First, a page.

The MYC oncogene has protean effects on many biological processes, including gene transcription, protein translation, and DNA replication. These processes in turn coordinate many cellular functions, including proliferation, apoptosis, differentiation, self-renewal/senescence, and angiogenesis, as reviewed in this issue. The overexpression of MYC is one of the most common events associated with tumorigenesis, providing us with many reasons to consider that targeting this gene may be an effective treatment for human cancer.
Transgenic mouse models have been employed as a tractable approach for investigating the mechanism by which MYC and other oncogenes contribute to the initiation and maintenance of tumorigenesis.8–10
In particular, the development of conditional strategies for the regulation of gene expression in transgenic mouse models has been useful to define the circumstances under which oncogene inactivation will result in tumor regression (). It has become clear from these experiments in transgenic mouse models that the consequences of MYC inactivation are often dramatic and so result in sustained tumor regression. However, the specific mechanisms are contextual. Moreover, it has emerged that both tumor cell–intrinsic and host-dependent mechanisms are involved in oncogene addiction.1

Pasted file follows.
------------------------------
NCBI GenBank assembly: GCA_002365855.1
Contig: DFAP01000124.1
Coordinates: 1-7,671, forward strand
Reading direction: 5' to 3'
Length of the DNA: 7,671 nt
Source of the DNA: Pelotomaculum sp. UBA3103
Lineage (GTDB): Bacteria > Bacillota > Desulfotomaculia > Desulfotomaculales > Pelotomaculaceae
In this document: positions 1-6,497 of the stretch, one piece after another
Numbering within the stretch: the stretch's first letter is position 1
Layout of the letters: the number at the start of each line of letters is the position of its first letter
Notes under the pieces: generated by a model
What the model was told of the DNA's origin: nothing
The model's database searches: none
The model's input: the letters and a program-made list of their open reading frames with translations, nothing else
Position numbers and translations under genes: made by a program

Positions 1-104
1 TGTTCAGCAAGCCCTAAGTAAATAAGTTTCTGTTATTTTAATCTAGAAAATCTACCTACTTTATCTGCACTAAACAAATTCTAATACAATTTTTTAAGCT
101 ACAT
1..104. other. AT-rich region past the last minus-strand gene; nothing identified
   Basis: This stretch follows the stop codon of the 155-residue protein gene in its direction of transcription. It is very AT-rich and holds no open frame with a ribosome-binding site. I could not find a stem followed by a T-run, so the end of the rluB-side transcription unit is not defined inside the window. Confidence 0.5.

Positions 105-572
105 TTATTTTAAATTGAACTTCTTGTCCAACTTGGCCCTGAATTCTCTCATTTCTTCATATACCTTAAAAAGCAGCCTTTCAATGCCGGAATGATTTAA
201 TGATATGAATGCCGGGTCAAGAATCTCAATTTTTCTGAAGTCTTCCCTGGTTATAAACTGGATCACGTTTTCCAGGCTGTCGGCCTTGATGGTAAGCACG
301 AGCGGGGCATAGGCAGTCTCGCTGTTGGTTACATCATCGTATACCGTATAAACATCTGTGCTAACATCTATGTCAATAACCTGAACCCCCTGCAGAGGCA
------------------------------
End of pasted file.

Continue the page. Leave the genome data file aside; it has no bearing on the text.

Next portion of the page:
Two major approaches have been used to generate conditional transgenic mouse models to dissect the role of MYC in the initiation and maintenance of tumorigenesis. The tetracycline system can be used to generate conditional transgenic models.13
In this model, a gene of interest is placed upstream of the tetracycline response element, and the tetracycline transactivating gene is placed upstream of a tissue-specific promoter. Transgenes of both constructs are generated, and mice that contain both transgenes express the gene of interest in a tissue-specific and temporally controlled manner. A similar strategy has been developed by utilizing a chimeric gene product between a gene of interest and the estradiol receptor.14
Here, the fusion gene exhibits conditional activity in the presence of tamoxifen. Both approaches have been used to demonstrate that the inactivation of a single oncogene can have profound effects on a tumor and in many cases result in a complete reversal of tumorigenesis in vivo
Conditional transgenic mouse models have demonstrated that MYC inactivation in tumors is associated with proliferative arrest, differentiation, senescence, and/or apoptosis (). Interestingly, the consequences of oncogene inactivation depend on the cellular and genetic context (). Most notably, the inactivation of the MYC oncogene has been shown to be potent in inducing tumor regression.14
MYC inactivation in lymphoma, leukemia, pancreatic islet cell tumors, and skin squamous carcinomas results in rapid tumor cell elimination through apoptosis.15